A private US astronaut mission to test cancer drugs in space
NEW YORK, May 23 (IANS) The latest mission by US space habitat company Axiom Space to the International Space Station (ISS) has brought several experiments on human stem cell aging, inflammation and cancer to a low-Earth orbit laboratory.
Increasing evidence shows that microgravity conditions can accelerate aging, inflammation, and immune impairment in human stem cells.
Understanding this process not only helps keep astronauts healthy — it can also teach us how to better treat cancer on Earth.
The Axiom-2 (Ax-2) mission lifted off at 5:37 PM EST Sunday (3:07 AM Monday IST) on a SpaceX Falcon 9 rocket with a multinational crew including the first woman from Saudi Arabia. Saudi Arabia.
The Ax-2 mission will now determine whether two inhibitor drugs can reverse regeneration in an organoid model of breast cancer.
Another line of experiment will track the health of astronauts’ blood stem cells before, during and after spaceflight to assess the effects of the space environment on stem cell aging, immune function and the generation of CSCs.
These projects are part of the NASA-funded Integrated Space Orbital Stem Cell Research Center (ISSCOR), a collaboration between the University of California-San Diego Sanford Stem Cell Institute, the JM Foundation, and Axiom Space.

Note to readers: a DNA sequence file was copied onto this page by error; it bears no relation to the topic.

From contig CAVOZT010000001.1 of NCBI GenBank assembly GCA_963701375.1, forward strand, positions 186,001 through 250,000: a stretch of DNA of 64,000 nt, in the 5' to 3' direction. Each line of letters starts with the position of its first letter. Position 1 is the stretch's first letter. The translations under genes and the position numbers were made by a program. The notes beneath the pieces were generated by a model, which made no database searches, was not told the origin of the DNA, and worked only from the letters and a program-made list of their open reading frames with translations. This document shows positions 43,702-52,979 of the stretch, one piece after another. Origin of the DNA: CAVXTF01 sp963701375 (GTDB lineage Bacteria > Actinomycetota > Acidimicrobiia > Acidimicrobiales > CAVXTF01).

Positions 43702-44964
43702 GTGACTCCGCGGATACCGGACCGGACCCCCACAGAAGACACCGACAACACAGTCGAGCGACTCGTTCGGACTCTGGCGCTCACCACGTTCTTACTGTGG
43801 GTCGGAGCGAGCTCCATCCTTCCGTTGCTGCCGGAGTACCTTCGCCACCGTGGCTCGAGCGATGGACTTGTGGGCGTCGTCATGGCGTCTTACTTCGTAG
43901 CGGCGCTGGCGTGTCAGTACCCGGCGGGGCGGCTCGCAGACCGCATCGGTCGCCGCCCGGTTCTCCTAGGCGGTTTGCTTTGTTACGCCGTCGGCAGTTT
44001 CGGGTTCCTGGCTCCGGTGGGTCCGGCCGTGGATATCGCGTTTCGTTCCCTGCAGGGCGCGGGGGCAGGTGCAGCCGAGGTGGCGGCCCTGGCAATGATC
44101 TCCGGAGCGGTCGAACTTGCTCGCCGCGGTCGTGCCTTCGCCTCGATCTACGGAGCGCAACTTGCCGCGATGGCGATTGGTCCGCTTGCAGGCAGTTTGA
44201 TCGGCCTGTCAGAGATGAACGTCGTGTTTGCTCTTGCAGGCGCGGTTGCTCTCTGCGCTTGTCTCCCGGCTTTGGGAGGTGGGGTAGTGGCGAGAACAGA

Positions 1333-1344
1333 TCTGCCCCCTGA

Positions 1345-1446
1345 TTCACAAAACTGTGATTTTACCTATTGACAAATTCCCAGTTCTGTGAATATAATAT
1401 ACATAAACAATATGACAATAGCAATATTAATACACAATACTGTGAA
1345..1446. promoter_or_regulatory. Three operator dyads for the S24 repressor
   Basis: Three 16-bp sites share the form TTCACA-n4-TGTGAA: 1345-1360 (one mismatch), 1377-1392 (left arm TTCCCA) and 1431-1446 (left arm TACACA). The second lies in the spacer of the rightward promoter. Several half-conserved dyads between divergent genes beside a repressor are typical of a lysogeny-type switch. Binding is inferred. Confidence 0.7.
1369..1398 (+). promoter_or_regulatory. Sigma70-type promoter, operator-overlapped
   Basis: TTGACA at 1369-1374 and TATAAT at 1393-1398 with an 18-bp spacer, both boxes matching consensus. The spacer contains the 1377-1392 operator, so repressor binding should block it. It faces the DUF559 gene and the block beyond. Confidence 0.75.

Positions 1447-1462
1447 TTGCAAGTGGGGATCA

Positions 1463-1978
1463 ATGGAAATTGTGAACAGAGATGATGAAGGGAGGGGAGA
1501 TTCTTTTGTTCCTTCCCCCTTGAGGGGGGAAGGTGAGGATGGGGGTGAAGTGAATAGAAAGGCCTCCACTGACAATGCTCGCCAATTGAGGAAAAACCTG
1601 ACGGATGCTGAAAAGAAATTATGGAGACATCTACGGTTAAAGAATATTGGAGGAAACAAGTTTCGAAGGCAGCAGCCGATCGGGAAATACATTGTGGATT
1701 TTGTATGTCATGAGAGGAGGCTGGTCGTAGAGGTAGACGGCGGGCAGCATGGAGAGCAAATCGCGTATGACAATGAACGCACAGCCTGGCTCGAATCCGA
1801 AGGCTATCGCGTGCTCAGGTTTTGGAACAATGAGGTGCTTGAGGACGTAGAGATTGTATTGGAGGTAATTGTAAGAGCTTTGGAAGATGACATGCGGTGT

The experiments will take place over 10 days on orbit, with data collection and analysis later taking place at the University of California, San Diego.
“Space is a uniquely stressful environment,” said Catriona Jamieson, a professor at the University of California San Diego School of Medicine.
“By conducting these experiments in low Earth orbit, we are able to understand the mechanisms of cancer development in a compressed time frame and inform the development of new strategies to inhibit cancer stem cells,” Jamieson added.
The findings will inform the development of predictive models for diseases associated with cancer and immune impairment and could lead to the development of new drugs to prevent or treat these conditions during space exploration and here on Earth.
“We are delighted to have the opportunity with our own astronaut missions to advance this important work, in line with the White House’s cancer initiatives,” said Christian Mander, executive vice president of space solutions at Axiom Space.
“Our mission is to improve life on Earth and enhance the possibilities even further by building and operating the world’s first commercial space station,” she added.
Waiting for the weather, the Axiom Space astronauts are expected to leave the space station on May 30, to return to Earth and splash water at a landing site off the coast of Florida.